Editor’s note: The Trump administration gave formal notice in July that it intends to withdraw from the World Health Organization – an organization the U.S. helped create in 1948 and for which it is the biggest funding source. A research scientist in the School of Information Sciences, Ian Brooks is the director of the Center for Health Informatics, a WHO collaborating center, and he is part of an invitation-only working group convened by the WHO looking at how to navigate the information being provided to the public about COVID-19. He spoke with News Bureau arts and humanities editor Jodi Heckel.
What is your view of the criticisms that the WHO was slow to declare COVID-19 a pandemic and is controlled by China?
WHO did not declare COVID-19 a pandemic until March 11, but that is purely semantics. A pandemic is not a higher level of warning than the PHEIC – public health emergency of international concern – that was declared Jan. 30.
WHO is not independent to act as it wishes. It does not make health policies; it can only recommend them. Once the 194 member countries agree to a health policy, WHO is the organization responsible for carrying it out. We may like them to have the authority to investigate every report of an unusual disease, but they do not. Would we have wanted to have a WHO team show up uninvited to investigate the unusual flu cases seen in Kansas in 1918? It is a question of national sovereignty.
China probably did not provide all the information WHO wanted as soon as it wanted, partly because not all the information was known – eight months later we are still learning new things about the virus – and partly because what was known would have had to go through China’s political vetting process before release. This is not unusual. China CDC is a political organization, but so too is the U.S. CDC and every other major public health agency. The current numbers coming out of many countries and U.S. states are also being filtered through political decision-makers.
Even with these restrictions, events in January moved very fast. At the time of China notifying WHO on Dec. 31, there were only seven serious cases of an unknown disease, and it wasn’t until Jan. 11 that the first known death occurred. Human-human transmission was confirmed nine days later, and it was only a further 10 days before the PHEIC was declared. In hindsight, these times could have been shortened, but one month from being told something unusual had been seen to declaring a global health emergency does not seem excessively slow.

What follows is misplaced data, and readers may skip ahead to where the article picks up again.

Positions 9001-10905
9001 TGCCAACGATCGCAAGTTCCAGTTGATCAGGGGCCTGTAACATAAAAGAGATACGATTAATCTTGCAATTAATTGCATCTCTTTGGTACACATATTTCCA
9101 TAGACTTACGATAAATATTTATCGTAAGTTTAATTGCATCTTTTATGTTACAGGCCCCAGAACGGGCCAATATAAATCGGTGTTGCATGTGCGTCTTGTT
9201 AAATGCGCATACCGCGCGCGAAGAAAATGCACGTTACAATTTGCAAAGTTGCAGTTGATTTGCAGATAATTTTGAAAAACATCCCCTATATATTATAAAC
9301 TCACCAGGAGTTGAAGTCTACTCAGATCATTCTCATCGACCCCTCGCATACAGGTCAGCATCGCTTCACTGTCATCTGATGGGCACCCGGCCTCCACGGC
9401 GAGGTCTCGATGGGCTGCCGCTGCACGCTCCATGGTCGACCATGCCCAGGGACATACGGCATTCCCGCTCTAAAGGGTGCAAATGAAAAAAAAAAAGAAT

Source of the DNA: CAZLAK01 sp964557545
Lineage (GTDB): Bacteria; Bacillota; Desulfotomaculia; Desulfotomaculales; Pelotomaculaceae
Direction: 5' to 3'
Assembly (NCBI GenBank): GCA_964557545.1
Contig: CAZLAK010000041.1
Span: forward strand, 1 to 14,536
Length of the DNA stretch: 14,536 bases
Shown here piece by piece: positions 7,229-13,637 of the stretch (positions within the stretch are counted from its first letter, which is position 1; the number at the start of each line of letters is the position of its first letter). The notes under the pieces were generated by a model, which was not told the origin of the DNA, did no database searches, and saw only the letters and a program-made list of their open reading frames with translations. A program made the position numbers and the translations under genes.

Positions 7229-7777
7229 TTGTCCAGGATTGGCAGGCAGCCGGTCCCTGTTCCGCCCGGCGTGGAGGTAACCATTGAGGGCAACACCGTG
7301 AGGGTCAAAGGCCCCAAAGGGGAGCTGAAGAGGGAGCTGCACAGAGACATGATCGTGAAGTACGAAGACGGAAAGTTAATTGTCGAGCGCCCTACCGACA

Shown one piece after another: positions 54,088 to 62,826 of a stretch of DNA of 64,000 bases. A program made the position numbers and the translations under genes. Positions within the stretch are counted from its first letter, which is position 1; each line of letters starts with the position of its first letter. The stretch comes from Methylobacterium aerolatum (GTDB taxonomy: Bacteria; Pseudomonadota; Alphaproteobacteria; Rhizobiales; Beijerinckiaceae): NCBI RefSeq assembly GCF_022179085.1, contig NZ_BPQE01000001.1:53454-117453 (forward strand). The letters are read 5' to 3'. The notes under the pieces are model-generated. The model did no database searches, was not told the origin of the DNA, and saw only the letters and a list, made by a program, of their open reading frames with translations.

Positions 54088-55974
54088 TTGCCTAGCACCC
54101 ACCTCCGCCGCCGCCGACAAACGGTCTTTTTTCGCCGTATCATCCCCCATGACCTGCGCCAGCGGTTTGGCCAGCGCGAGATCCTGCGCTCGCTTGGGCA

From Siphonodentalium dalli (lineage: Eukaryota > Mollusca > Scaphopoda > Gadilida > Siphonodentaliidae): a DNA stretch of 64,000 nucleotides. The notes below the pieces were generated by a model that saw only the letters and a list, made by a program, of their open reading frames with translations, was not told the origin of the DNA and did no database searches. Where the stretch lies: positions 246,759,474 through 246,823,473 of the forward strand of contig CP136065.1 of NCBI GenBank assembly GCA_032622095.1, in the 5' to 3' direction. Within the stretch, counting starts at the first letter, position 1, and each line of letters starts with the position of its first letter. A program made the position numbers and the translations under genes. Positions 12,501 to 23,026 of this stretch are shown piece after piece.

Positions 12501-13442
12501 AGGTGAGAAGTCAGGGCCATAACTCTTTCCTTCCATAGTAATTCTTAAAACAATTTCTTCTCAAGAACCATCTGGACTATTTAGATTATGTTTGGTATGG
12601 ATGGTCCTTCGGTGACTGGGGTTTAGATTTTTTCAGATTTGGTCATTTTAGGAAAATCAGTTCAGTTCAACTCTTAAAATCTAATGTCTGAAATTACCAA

As to WHO being dominated by China, I recently took part in a working group convened by WHO to figure out how to handle the “infodemic.” There were 97 participants representing 29 countries. These included seven from China; there were 28 from the United States.
What role is WHO playing in trying to control the COVID-19 pandemic? How will this decision by the U.S. to withdraw affect those efforts, both in the U.S. and internationally?
As the U.N. specialized agency for health, WHO is the only organization that can coordinate the global response to a global public health threat. It is currently distributing personal protective equipment and test kits to 133 countries and overseeing multicountry clinical trials. It will be responsible for equitable distribution of vaccines among its member states. Perhaps most importantly, it is generally seen around the world, regardless of political background, as the trusted authority on public health issues.
It is unclear what direct effect the U.S. withdrawing from WHO could have on the COVID-19 pandemic, since the withdrawal will not be final until July. Hopefully by then a global vaccination campaign will be well underway. I do know that it is a huge distraction for WHO staff and is taking up valuable time.
One lesson that we should learn from this pandemic is that we really are all in this together. We are so connected that a new disease appearing anywhere on the planet can quickly impact the whole world, and only a global response can control it. Until there is a widespread vaccine, pockets of the virus anywhere have the potential to quickly reinfect the population everywhere. Isolation is not a practical long-term prescription for a country.
How would a U.S. withdrawal from WHO affect the work of the Center for Health Informatics and other WHO collaborating centers in the U.S.?
A country withdrawing from WHO is unprecedented and I am not sure anyone really understands the repercussions, including what it would mean for the 83 U.S.-based collaborating centers. Faculty members and university-based centers could still be invited to take part in WHO-sponsored activities, but the formal designations may have to be rescinded, as each one must be approved by the host government. With the loss of the designation, it would be harder for us to receive funding and data for joint projects.
The complete withdrawal of cooperation from the 27 collaborating centers at the CDC and other federal government agencies would surely lead to CDC losing some of its global preeminence and top staff.